at O2 Academy 2, Newcastle, U.K., April 13, 2011

When Hanoi Rocks hung up their chiffon scarves and glitter jackets for the last time, the loss of one of Rock’s great live bands was at least tempered by the fact they went out with a bang rather than a whimper. Their final album, Street Poetry, was one of the best of their illustrious career and ensured they ended on a star-spangled high.

Flamboyant frontman, Michael Monroe, wasted little time in moving on and quickly put together an intoxicating band featuring original Hanoi Rocks bassist Sami Yaffa, guitarists ex-New York Doll Steve Conte and Ginger from the Wildhearts, and Danzig’s Karl Rosqvist on drums.

Michael MonroeShunning the Glam trappings of Hanoi Rocks, this is a much darker, harder-edged, leather clad Rock’n’Roll beast and any doubts about their pedigree were literally blown away on a hugely successful support slot with Motorhead last year where Monroe and Co. upstaged the headliners night after night.

With a new album, Sensory Overdrive, released a matter of weeks ago and already promising to be one of the top albums of 2011, Monroe lined up a series of headlining gigs to show off his new band in their full glory, in front of their own fans.

Featuring no less than seven songs from his latest album, including the opening maelstrom of “Trick Of The Wrist”, the chest-thumping Punk anthem “78” and the glorious Power Pop-soaked “Superpowered Superfly” all shone brightly in a set choc full of classics. It’s a testament to the sheer quality of Sensory Overdrive that the new material nestled so comfortably alongside the likes of “Malibu Beach”, “Nothing’s Alright”, and the storming “Dead, Jail And Rock ‘n’ Roll”. How many gigs have you been to when the new material is met with a shrug of the shoulders and a glance at the watch waiting for familiar material to arrive? There was absolutely no fear of that here as the tracks were welcomed like long lost friends.

Michael MonroeMonroe was in unstoppable form — a whirlwind of pure Rock’n’Roll energy, never stopping for a breath. If there was a space, he’d jump in it… if there was something to climb on, you’d bet your bottom dollar that he’d be there too. The stage was simply not big enough for him, so one minute he’d be balanced on top of the crash barriers, then sliding along the balcony out into the middle of the crowd making sure those at the very back were fully included in the show, and that is Monroe’s great strength as a front man.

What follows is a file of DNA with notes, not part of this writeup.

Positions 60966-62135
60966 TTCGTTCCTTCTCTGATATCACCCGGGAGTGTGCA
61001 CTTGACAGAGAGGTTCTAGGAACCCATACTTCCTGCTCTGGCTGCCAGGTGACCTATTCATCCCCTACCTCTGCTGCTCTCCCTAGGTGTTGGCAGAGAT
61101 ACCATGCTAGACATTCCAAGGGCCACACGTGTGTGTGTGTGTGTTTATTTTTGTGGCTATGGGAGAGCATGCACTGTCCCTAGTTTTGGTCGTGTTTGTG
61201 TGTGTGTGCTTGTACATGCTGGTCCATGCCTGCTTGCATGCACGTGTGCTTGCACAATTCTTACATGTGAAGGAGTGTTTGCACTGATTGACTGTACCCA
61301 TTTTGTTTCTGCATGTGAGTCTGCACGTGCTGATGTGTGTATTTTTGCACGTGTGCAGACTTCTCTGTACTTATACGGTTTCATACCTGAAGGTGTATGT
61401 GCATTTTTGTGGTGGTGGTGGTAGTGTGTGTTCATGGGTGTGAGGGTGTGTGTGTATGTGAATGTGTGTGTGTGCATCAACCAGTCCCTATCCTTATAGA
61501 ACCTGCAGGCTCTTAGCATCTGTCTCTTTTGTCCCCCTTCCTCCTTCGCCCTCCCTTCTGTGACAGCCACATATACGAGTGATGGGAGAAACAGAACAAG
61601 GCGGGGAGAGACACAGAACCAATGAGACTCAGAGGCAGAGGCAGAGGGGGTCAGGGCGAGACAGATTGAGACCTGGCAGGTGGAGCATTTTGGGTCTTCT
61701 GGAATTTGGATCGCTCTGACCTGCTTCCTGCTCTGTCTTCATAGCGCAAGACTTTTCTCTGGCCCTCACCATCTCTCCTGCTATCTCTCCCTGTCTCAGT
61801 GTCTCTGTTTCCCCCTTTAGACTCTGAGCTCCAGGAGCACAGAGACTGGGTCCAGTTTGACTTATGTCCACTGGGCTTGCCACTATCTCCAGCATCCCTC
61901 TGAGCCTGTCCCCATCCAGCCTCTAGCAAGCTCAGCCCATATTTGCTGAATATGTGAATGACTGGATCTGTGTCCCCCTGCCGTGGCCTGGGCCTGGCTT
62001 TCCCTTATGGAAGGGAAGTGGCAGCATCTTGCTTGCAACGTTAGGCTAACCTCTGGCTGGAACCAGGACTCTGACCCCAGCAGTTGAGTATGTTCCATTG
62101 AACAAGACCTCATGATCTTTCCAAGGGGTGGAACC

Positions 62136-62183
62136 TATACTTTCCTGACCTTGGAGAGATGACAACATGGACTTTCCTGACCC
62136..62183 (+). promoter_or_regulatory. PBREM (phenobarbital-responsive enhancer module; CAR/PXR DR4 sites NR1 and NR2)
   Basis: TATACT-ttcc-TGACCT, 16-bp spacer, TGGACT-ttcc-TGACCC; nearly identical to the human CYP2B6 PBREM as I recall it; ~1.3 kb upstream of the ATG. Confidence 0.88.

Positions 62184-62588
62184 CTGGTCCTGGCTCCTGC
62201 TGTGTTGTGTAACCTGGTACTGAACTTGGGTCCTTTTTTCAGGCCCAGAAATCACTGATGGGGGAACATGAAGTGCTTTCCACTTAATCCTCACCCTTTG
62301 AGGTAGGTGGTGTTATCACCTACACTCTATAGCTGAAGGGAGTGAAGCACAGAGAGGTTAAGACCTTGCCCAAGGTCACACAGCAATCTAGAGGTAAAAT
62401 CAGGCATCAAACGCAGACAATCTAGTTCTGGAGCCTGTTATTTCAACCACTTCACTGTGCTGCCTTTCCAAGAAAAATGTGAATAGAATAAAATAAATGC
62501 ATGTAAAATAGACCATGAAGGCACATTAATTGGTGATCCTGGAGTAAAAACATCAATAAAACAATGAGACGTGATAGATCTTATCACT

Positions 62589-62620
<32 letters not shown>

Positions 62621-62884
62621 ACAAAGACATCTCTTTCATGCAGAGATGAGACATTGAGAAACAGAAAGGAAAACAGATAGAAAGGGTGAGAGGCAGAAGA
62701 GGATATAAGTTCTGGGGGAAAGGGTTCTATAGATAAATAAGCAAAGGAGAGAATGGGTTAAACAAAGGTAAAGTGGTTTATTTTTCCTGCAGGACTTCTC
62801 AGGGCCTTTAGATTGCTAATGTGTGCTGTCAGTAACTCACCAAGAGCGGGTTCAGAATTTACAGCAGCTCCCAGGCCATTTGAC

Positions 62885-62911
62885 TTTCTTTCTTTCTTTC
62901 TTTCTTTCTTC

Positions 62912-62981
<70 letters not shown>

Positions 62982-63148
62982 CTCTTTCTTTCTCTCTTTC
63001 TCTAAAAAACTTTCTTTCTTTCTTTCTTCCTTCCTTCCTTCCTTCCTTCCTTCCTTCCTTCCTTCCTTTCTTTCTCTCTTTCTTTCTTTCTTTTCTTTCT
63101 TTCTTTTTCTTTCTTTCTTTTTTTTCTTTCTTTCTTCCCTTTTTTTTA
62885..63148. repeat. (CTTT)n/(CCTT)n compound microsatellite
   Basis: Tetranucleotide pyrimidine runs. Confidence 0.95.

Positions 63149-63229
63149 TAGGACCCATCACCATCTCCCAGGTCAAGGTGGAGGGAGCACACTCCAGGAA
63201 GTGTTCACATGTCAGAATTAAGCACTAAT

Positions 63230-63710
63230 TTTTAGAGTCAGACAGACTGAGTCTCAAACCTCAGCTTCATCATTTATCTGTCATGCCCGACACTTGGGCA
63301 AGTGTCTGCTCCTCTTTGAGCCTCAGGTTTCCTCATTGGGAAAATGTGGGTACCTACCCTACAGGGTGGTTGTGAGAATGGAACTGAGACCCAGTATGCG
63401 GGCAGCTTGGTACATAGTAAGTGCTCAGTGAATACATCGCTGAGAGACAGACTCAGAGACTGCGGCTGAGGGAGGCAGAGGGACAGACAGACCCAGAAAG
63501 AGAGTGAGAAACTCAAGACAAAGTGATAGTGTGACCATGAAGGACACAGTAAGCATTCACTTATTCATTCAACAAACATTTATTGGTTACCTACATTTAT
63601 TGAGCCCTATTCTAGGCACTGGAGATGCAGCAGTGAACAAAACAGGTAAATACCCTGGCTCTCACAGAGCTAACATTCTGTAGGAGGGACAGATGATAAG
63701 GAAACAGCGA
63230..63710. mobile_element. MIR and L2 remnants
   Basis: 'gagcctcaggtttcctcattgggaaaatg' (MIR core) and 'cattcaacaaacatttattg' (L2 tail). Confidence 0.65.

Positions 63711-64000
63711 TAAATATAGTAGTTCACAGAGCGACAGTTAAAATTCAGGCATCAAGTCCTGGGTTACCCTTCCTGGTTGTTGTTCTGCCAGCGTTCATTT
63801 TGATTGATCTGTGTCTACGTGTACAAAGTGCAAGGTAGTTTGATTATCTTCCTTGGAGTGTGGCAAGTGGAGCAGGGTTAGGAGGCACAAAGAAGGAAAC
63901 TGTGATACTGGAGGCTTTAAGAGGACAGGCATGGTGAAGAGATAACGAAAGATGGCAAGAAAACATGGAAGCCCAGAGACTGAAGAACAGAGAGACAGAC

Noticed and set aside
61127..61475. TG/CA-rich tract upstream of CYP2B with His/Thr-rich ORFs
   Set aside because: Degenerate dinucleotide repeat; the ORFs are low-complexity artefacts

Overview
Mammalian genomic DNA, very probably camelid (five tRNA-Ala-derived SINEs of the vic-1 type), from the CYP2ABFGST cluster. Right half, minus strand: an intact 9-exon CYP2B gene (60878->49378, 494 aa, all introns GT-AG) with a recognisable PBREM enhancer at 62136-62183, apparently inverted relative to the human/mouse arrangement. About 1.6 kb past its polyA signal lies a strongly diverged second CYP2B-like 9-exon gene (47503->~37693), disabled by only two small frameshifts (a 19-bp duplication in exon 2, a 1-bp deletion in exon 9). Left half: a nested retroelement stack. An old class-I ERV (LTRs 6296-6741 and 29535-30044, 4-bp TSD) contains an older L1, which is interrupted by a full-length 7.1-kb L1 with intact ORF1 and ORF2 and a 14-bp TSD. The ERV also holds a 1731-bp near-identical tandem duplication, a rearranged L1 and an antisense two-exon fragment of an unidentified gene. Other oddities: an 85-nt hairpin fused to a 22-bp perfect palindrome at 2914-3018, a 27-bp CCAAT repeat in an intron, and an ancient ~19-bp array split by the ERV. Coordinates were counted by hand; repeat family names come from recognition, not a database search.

Monroe’s band looked absolutely fantastic, literally dripping in attitude and delivering a set full of high energy, sweat-fuelled Rock’n’Roll mayhem played with a cocksure swagger. Monroe has obviously made the effort to get the right guys into the band. Ginger provided the thumping rhythm and honey soaked melodies, while Conte reeled off the sleazy riffs and Yaffa and Rosqvist provided the drive behind the band.

Michael MonroeThis may be billed as Michael Monroe, the solo artist, but make no doubt that this is very much a full blown band who performs and interacts as a group rather than a collection of hired guns, and it’s certainly going to be interesting to see how they develop over the coming years if this explosive start is anything to go by.

There was something for everyone with a set featuring highlights across Monroe’s career from Hanoi Rocks to Demolition 23 and his own solo work along with a couple of riotous covers, including closing the show with an impromptu romp through “Blitzkrieg Bop” by The Ramones, complete with Monroe doing damned fine job on the drums to ensure the pace continued until the very last note rang out.

Michael MonroeHanoi Rocks may be no more… but Michael Monroe is back, fighting fit with a great album and an incredible band raring to go. Following a performance like this, you can be sure that there’ll be a lot more to come in the future.


  • Mick Burgess

    Mick is a reviewer and photographer here at Metal Express Radio, based in the North-East of England. He first fell in love with music after hearing Jeff Wayne's spectacular The War of the Worlds in the cold winter of 1978. Then in the summer of '79 he discovered a copy of Kiss Alive II amongst his sister’s record collection, which literally blew him away! He then quickly found Van Halen I and Rainbow's Down To Earth, and he was well on the way to being rescued from Top 40 radio hell!   Over the ensuing years, he's enjoyed the Classic Rock music of Rush, Blue Oyster Cult, and Deep Purple; the AOR of Journey and Foreigner; the Pomp of Styx and Kansas; the Progressive Metal of Dream Theater, Queensrÿche, and Symphony X; the Goth Metal of Nightwish, Within Temptation, and Epica, and a whole host of other great bands that are too numerous to mention. When he's not listening to music, he watches Sunderland lose more football (soccer) matches than they win, and occasionally, if he has to, he goes to work as a property lawyer.

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